Well, I disagree. At low speeds the 453 runs circles around a 451. It's not even close. The 451 handles like a delivery van compared to a 453 at low speeds. But at high speeds, a 451 is the sports champion as its suspension hardly travels up and down. The 453 goes up and down over bumps, adding to comfort, but chipping away at ones ability to change directly quickly.
 

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Well, I disagree. At low speeds the 453 runs circles around a 451. It's not even close. The 451 handles like a delivery van compared to a 453 at low speeds. But at high speeds, a 451 is the sports champion as its suspension hardly travels up and down. The 453 goes up and down over bumps, adding to comfort, but chipping away at ones ability to change directly quickly.
I have been driving cars for more than 50 years and have owned mostly European autos of many different suspension designs. I definitely find the 453 to be much more stable at speed and when changing direction in a sporting manner at speed. The roads in my area offer excellent opportunity to "challenge" a cars suspension. My 453 outperforms, suspension-wise, under all conditions than did my 451. Yes, the 451 has a "tighter" suspension but the redesign of the front and rear suspensions on the 453 render it more stable and better handling all around. Again, I'm not referring to the optional suspensions on either gen smart. My comparison is based on driving local roads at 40-60 mph and on Interstates at 60-80+ mph.
 

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I don't get what's the hype with the cab 453. Are there that many people here ordering one?

Just a safety question i never understood... with the cab you have just a DUOion cell body no?
 

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I don't get what's the hype with the cab 453. Are there that many people here ordering one?

Just a safety question i never understood... with the cab you have just a DUOion cell body no?
I learned to drive both automatic and manual in convertibles, and I'm also probably biased because of what I do, but I love the cabrio simply because of how fun it is when the top is down and the roof bars are out.

Safety wise even though you're losing the middle bits of the roof, you're still getting the same level of protection as the coupe. The roof bars are there only to house the tracks needed to close the top, they are not a part of the safety cage. There's additional lateral support in the form of the basket handle and a torsional bulkhead underneath the car, and the A-pillars receive additional reinforcements. Fun fact- we did drop tests on the cabrio where the car is hung upside down and dropped it on its roof!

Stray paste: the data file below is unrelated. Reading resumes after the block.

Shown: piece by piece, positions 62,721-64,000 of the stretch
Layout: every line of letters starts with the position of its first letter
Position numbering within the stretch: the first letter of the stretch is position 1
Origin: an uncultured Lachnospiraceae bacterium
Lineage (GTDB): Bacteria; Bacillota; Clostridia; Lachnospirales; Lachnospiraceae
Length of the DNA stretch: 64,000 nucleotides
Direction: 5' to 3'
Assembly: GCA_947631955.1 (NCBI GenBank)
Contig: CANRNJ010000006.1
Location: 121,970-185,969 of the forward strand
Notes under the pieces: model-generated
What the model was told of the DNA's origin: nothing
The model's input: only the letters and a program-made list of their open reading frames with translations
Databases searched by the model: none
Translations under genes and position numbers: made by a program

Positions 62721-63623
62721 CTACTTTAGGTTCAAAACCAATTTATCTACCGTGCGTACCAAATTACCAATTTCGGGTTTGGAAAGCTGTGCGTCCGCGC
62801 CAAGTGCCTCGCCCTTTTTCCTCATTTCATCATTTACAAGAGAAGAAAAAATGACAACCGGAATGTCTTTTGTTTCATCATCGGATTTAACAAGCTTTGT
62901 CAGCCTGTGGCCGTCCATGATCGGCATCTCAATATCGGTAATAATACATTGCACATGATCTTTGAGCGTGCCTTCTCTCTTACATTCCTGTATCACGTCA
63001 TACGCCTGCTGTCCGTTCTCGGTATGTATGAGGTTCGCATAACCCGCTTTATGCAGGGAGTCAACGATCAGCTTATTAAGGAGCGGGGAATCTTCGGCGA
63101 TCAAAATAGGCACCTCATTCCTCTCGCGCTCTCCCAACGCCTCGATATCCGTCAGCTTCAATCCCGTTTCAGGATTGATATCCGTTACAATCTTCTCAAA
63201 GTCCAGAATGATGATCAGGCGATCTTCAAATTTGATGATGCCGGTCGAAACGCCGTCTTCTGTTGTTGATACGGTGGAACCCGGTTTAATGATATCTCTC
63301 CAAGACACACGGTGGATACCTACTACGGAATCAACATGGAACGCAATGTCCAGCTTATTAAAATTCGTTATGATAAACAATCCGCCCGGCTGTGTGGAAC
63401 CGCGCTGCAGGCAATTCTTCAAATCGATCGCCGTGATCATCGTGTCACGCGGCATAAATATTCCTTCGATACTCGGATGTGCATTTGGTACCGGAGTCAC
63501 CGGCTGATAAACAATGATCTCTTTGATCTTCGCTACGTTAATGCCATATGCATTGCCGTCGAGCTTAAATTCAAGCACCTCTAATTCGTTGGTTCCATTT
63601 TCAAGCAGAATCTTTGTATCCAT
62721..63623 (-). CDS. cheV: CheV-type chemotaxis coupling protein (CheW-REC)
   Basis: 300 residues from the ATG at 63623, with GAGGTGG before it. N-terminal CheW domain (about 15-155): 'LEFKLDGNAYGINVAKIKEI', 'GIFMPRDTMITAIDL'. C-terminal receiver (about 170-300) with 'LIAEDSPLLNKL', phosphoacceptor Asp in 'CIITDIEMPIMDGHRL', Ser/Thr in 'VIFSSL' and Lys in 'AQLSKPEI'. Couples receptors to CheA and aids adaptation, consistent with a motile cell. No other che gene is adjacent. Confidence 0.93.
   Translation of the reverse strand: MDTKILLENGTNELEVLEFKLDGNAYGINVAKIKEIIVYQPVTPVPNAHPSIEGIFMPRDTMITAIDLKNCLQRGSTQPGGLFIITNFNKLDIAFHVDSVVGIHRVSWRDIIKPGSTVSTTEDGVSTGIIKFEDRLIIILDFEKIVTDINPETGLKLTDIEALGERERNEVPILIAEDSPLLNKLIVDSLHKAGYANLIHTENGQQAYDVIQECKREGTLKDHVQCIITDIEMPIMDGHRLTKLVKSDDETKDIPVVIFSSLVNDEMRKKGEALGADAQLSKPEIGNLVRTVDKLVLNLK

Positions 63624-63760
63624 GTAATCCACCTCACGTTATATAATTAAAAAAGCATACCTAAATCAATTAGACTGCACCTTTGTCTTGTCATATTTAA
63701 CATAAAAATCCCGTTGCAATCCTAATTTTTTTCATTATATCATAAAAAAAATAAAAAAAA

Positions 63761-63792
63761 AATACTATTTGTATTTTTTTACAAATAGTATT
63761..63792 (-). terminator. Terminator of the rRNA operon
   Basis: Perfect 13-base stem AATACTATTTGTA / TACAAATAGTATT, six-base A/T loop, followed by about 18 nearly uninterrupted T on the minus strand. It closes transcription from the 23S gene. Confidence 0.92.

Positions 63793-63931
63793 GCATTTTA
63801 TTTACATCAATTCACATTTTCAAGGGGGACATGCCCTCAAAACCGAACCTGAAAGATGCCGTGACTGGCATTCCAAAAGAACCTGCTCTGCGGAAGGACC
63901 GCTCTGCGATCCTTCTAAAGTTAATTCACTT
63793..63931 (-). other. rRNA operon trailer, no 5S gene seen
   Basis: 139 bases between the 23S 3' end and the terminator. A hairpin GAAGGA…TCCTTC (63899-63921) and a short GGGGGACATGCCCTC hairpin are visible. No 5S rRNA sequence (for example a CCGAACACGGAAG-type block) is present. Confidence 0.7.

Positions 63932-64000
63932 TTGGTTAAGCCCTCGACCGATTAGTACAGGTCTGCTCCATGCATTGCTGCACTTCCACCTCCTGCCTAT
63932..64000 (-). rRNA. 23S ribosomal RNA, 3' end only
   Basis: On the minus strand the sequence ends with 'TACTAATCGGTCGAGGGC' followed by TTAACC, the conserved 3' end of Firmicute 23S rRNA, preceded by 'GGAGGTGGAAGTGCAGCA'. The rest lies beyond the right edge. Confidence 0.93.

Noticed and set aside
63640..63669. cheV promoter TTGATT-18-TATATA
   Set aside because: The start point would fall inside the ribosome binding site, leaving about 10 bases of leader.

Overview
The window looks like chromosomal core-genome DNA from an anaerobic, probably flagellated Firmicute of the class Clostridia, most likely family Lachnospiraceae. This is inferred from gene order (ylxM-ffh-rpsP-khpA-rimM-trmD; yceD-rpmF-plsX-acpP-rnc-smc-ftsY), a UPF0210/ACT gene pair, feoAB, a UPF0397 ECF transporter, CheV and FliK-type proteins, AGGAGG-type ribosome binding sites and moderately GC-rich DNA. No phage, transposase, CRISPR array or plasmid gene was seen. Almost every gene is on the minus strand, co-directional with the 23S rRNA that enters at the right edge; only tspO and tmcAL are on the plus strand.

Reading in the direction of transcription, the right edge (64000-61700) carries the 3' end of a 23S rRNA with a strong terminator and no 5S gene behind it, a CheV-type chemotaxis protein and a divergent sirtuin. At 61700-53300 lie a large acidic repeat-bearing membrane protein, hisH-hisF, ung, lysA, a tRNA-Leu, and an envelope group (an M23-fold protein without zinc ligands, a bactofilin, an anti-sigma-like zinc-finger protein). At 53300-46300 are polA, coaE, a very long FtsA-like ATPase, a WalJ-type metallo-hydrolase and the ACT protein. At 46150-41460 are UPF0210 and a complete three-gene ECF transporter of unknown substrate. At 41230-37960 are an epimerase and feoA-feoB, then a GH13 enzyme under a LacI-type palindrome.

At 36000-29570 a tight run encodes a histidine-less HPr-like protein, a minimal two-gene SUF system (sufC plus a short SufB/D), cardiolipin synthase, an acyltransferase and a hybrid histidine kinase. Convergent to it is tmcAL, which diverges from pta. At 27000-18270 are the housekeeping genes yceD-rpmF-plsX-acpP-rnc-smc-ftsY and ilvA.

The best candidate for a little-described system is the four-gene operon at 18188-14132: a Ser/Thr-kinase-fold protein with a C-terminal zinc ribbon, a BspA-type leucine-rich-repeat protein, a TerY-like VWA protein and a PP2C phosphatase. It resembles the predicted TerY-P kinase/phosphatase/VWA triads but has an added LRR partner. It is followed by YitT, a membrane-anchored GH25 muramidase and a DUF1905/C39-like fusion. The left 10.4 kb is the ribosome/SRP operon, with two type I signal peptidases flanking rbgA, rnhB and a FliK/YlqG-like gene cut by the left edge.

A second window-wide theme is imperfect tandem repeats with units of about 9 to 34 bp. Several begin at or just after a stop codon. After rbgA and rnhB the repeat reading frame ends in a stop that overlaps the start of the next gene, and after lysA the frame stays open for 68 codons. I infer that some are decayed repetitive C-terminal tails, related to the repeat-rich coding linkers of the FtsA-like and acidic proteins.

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Yea I love convertibles! My last car was a MINI convertible.. loved every minute of it. But with the soft tops it's loud when you don't want it to be but a hard roof just wouldn't work in the design with the MINI or the new 453.

So the Tridion cell is really just the bottom part of the chassis? OK well as long as they are not sacrificing safety just for the open top but i'm sure they did their homework.

Anyways.. I'm not expecting these to be flying out the door considering i have yet to see another non-cab here in Toronto... :shrug:


I learned to drive both automatic and manual in convertibles, and I'm also probably biased because of what I do, but I love the cabrio simply because of how fun it is when the top is down and the roof bars are out.

Safety wise even though you're losing the middle bits of the roof, you're still getting the same level of protection as the coupe. The roof bars are there only to house the tracks needed to close the top, they are not a part of the safety cage. There's additional lateral support in the form of the basket handle and a torsional bulkhead underneath the car, and the A-pillars receive additional reinforcements. Fun fact- we did drop tests on the cabrio where the car is hung upside down and dropped it on its roof!
 

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I can see their point about the paddle shifters. They're good to have on a 451 because the automatic shift logic is not good at picking the right gear to accelerate with, and a downshift is half a second of shift-delay away so the logic tries not to do it. On something that is capable of changing gear more quickly, it's not a problem to put smarter part-throttle downshift logic into it, and then there's little need to shift manually. My other vehicle has a "normal" automatic transmission, with proper part-throttle-downshift logic, and it's rare that I ever feel any desire to pick a different gear than what it automatically selects. My sister has a VW with their DSG transmission (similar concept to the Twinamic in the smart 453) and same situation there; it's much better at being in the right gear at the right time.